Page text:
Panasonic To Make Tesla Battery Cells With Recycled Material From JB Straubel’s Redwood

Panasonic To Make Tesla Battery Cells With Recycled Material From JB Straubel’s Redwood

Panasonic, Tesla’s main battery partner since its earliest days, plans to use recycled materials supplied by a startup led by the electric-car maker’s former tech chief to produce lithium-ion cells in a more sustainable, “closed loop” fashion.

Redwood Materials, which already collects and recycles scrap and used battery components from Panasonic, is to begin supplying it with copper foil this year for use in making new lithium-ion cells at Tesla’s Gigafactory in Sparks, Nevada, the electronics company said Tuesday during its CES presentation. Reusing scraps and old batteries can help ensure Panasonic meets a goal of sustainable production as output grows throughout the 2020s, said Allan Swan, president of Panasonic Energy North America. 

“Redwood is creating a circular supply chain for electric vehicles and clean energy products here in the United States, making them more sustainable and driving down the cost of batteries,” he said in a video presentation. “By the end of this year we expect to include Redwood’s copper foil produced from recycled materials back into our new battery production.”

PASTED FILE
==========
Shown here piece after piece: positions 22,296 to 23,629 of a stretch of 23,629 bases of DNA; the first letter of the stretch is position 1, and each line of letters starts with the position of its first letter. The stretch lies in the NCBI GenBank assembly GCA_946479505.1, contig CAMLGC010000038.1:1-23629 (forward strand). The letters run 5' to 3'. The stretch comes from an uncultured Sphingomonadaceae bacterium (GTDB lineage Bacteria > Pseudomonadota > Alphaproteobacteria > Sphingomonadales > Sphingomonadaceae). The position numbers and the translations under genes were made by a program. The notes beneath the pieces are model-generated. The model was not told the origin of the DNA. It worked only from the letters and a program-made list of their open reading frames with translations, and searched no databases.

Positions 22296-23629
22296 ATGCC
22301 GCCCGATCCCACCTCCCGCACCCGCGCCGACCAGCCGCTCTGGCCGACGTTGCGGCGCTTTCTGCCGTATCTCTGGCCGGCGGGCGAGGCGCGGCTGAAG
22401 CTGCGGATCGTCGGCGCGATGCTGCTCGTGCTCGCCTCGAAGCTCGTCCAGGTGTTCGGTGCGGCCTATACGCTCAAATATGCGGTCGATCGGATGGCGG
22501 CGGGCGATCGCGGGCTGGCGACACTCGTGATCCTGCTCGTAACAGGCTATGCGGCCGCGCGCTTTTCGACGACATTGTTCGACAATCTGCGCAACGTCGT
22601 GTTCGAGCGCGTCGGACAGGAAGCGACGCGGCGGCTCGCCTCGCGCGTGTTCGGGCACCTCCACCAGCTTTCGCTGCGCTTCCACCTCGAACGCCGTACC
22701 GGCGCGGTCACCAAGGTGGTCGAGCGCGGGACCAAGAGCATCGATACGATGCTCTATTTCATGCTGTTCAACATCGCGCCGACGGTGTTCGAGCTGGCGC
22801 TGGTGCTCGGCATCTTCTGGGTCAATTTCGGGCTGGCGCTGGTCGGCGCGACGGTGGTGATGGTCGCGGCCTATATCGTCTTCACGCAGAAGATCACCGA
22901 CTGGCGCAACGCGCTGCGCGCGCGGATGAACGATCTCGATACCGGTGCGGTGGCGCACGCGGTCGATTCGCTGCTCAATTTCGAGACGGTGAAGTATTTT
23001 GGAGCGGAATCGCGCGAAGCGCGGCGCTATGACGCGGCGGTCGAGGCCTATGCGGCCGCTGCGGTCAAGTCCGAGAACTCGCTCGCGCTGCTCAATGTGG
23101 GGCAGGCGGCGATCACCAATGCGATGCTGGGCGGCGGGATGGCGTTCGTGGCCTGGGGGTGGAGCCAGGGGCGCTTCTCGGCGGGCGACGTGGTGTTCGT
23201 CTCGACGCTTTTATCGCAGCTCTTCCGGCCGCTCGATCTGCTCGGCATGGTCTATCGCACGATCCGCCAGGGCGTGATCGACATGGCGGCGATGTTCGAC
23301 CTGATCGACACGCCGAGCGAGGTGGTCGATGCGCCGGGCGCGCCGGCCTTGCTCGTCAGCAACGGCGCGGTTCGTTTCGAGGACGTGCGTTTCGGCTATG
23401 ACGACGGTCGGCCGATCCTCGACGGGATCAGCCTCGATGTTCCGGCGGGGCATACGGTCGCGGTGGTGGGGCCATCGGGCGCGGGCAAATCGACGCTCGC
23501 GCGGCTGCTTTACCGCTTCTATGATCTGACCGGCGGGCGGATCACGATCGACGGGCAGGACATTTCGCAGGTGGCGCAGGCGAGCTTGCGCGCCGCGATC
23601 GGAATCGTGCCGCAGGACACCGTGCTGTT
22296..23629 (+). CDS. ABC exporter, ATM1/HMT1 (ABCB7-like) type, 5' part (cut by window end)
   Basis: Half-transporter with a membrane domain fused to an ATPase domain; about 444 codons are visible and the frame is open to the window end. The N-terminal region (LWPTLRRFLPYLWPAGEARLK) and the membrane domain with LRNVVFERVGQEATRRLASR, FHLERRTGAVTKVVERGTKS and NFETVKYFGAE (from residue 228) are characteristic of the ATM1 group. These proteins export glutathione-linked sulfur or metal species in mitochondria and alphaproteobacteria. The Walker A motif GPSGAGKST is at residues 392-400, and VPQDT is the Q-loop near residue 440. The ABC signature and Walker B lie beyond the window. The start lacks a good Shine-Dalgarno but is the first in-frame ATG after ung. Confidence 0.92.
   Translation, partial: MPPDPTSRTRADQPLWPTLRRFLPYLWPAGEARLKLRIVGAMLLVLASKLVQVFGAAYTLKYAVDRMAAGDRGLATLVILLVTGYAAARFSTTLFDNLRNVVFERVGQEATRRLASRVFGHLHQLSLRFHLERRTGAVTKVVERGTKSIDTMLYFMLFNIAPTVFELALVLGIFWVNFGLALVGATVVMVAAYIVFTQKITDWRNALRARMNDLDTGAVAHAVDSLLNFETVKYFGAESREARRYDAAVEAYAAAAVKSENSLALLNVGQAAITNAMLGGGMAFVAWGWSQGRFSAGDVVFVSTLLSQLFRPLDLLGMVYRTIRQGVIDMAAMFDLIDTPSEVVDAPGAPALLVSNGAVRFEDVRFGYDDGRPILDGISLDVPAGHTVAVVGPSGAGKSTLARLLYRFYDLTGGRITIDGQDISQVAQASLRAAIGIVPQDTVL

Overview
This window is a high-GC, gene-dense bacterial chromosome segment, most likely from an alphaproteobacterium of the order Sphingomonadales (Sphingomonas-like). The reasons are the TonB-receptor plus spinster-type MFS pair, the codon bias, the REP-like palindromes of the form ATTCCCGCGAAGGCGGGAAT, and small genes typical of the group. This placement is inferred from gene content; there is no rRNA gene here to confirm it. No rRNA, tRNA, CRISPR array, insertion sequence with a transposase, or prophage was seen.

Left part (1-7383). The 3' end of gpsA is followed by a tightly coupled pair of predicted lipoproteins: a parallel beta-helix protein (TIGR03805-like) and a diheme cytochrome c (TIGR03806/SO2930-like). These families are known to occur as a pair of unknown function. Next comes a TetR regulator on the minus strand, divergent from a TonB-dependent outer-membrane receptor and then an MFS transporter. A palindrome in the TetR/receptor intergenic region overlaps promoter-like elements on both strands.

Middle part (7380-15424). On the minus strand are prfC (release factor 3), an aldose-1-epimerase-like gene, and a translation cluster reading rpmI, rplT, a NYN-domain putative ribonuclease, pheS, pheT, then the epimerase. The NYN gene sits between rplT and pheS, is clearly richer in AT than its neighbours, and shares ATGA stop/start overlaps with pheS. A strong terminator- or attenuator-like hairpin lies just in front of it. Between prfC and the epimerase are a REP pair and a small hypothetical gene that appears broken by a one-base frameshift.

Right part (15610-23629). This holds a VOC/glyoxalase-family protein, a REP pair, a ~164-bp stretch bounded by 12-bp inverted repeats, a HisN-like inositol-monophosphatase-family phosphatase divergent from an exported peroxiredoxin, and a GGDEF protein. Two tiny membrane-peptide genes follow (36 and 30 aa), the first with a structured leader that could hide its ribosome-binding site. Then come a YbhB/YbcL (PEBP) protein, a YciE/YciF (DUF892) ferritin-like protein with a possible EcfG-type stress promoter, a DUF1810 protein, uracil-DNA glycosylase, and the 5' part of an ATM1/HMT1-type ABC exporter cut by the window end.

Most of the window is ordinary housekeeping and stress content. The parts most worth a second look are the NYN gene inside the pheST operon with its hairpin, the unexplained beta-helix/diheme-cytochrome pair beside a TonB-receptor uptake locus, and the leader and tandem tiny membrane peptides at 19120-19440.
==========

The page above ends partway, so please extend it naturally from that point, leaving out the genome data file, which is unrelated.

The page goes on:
Founded by JB Straubel, Tesla’s longtime chief technology officer and a cofounder of the EV company, Redwood is moving quickly to become a leading supplier of recycled metals and materials that it’s recovering from used batteries, battery scrap and electronics. Based in Carson City, Nevada, near the Gigafactory, the company has raised about $800 million to expand its recycling business as demand for EV batteries–and the costly commodities needed to make them–grows.

Redwood said Panasonic’s use of copper foil from recovered material will be the first such closed-loop battery production process–in which batteries are recycled, remanufactured and returned to the same factory.

(For more on Straubel and Redwood Materials, see “Tesla Tech Whiz Is Mining Riches From Your Old Batteries.”)

In September 2021, closely held Redwood said it would invest more than $1 billion to construct $1 a large U.S. plant to make materials needed for EV batteries by 2025, though it hasn’t announced the location yet.

During his time at Tesla, Straubel was instrumental in overseeing the design of the carmaker’s battery pack and motors, beginning with the 2008 Roadster. He also helped set up and run the massive Gigafactory, the biggest U.S. battery plant. He left Tesla in late 2019.

Currently, Panasoninc produces about 2 billion battery cells a year at the Tesla facility. 

“And as much as we’ve scaled up production, the biggest opportunity lies in front of us,” Swan said. “We’re looking at a five times growth over the next decade, as more and more vehicles go electric.”